NASA's Douglas DC-8 is set to carry more than 20 scientific instruments around the world, NASA says. In an effort to conduct its second atmospheric survey, a NASA science team plans to measure more than 200 gases, as well as airborne particles, onboard the flying laboratory.
NASA DC-8 airplane. Photo: NASA
The first Atmospheric Tomography (ATom) mission flew in July and August 2016. It aims to make a worldwide survey of seasonal transformations in atmospheric gases by flying from the Northern Hemisphere to the Southern Hemisphere. In wintery conditions, gasses and air pollutants accumulate in the atmosphere in a dormant state. In summery climates, they come back to life.
Flying, of course, gives the science team better access to the intricacies of the atmosphere. The airplane is to fly from 500 feet above the ocean surface to up to 35,000 feet. It's set to make nine stops over the course of 28 days. The Douglas DC-8 should depart California, en route for the North Pole. From there, it should fly to the tropics, then to the Southern Ocean around Antarctica. It would then be set to make its way across to the southern tip of South America, then north over the Atlantic Ocean and across the Arctic Ocean to get back to Alaska, ultimately returning to California.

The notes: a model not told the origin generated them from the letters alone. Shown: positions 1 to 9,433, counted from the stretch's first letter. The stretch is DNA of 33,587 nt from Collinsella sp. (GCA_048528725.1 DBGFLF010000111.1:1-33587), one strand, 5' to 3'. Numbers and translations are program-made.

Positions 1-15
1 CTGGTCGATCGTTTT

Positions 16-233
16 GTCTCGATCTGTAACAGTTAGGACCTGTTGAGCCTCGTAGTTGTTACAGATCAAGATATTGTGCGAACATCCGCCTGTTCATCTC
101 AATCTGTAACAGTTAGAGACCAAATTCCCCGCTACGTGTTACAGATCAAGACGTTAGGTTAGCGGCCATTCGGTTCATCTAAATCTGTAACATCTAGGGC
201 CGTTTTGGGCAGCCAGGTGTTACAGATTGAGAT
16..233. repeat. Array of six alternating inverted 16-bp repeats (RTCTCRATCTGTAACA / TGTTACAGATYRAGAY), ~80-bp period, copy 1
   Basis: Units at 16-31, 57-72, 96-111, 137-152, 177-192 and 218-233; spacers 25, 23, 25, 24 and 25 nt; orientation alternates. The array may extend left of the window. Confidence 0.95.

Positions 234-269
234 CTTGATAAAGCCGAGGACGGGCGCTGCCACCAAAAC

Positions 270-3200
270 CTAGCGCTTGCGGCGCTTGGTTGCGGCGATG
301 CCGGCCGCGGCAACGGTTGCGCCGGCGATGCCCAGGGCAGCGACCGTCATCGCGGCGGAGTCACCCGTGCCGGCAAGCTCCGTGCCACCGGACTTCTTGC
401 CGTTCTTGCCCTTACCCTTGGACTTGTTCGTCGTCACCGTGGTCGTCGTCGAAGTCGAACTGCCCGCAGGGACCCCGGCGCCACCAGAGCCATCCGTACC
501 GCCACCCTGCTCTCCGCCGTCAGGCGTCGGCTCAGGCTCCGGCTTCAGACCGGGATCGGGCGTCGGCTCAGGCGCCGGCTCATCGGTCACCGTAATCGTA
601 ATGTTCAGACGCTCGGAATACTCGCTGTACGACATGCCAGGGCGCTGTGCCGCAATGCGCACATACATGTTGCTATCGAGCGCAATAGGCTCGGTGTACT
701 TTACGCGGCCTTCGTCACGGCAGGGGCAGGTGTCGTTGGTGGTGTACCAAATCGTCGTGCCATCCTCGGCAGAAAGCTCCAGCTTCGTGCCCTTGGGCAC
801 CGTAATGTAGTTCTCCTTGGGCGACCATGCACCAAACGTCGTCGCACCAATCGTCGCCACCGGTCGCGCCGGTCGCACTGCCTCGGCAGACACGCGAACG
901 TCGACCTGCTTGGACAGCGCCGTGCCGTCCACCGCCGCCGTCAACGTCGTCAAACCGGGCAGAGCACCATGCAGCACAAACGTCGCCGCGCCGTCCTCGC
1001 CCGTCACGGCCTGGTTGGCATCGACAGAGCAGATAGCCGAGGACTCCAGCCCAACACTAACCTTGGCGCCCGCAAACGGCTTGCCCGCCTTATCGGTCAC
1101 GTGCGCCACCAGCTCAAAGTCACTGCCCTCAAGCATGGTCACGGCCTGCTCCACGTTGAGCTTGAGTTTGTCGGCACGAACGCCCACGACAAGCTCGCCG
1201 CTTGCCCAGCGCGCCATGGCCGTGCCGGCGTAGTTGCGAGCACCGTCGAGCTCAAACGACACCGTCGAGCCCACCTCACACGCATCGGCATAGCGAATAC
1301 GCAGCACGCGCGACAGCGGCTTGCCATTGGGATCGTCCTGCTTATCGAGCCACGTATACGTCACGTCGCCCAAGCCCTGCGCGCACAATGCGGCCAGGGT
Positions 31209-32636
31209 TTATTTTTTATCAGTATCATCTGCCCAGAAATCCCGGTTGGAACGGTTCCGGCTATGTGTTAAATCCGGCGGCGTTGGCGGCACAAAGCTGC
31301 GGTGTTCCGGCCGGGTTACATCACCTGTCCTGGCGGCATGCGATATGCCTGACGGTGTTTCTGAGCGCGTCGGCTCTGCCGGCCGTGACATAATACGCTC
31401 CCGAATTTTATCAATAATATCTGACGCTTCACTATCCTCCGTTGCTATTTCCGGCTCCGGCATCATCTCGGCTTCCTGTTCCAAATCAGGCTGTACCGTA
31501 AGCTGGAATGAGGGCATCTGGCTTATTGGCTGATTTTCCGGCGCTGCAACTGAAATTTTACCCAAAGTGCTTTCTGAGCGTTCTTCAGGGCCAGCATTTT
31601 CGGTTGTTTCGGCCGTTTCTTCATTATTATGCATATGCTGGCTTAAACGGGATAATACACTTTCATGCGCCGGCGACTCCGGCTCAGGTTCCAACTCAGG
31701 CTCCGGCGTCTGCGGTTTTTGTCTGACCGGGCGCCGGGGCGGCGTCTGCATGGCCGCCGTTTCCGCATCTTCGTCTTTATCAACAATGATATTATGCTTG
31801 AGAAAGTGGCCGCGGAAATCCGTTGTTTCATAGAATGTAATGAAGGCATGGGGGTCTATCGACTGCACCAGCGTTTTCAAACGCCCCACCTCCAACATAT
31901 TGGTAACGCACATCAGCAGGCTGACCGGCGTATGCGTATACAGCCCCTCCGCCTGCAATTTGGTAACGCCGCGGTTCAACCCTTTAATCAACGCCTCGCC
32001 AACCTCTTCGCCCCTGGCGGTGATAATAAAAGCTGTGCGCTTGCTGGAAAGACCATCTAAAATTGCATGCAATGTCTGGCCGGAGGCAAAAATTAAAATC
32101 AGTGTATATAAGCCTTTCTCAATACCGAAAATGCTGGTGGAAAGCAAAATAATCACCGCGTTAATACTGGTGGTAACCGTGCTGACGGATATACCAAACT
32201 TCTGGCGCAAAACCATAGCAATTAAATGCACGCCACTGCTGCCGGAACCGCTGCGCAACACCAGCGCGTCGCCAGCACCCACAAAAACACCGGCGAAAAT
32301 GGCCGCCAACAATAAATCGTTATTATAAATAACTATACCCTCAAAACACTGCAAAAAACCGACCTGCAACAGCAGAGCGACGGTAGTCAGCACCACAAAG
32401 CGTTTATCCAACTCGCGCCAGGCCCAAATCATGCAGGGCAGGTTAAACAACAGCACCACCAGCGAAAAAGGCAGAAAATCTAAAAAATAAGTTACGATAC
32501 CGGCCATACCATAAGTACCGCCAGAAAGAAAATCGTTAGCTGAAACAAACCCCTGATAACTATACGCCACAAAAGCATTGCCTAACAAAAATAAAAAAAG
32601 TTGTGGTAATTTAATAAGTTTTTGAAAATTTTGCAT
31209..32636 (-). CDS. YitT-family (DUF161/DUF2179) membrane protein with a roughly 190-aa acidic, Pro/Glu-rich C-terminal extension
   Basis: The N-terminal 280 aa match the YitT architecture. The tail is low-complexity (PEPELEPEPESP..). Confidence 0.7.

Funded by NASA’s Earth Venture program and managed by the Earth Science Project Office at NASA’s Ames Research Center, ATom comprises four deployments. It’s supported from all sides by more than 100 scientists, engineers, flight crewmembers and staff from government agencies and universities.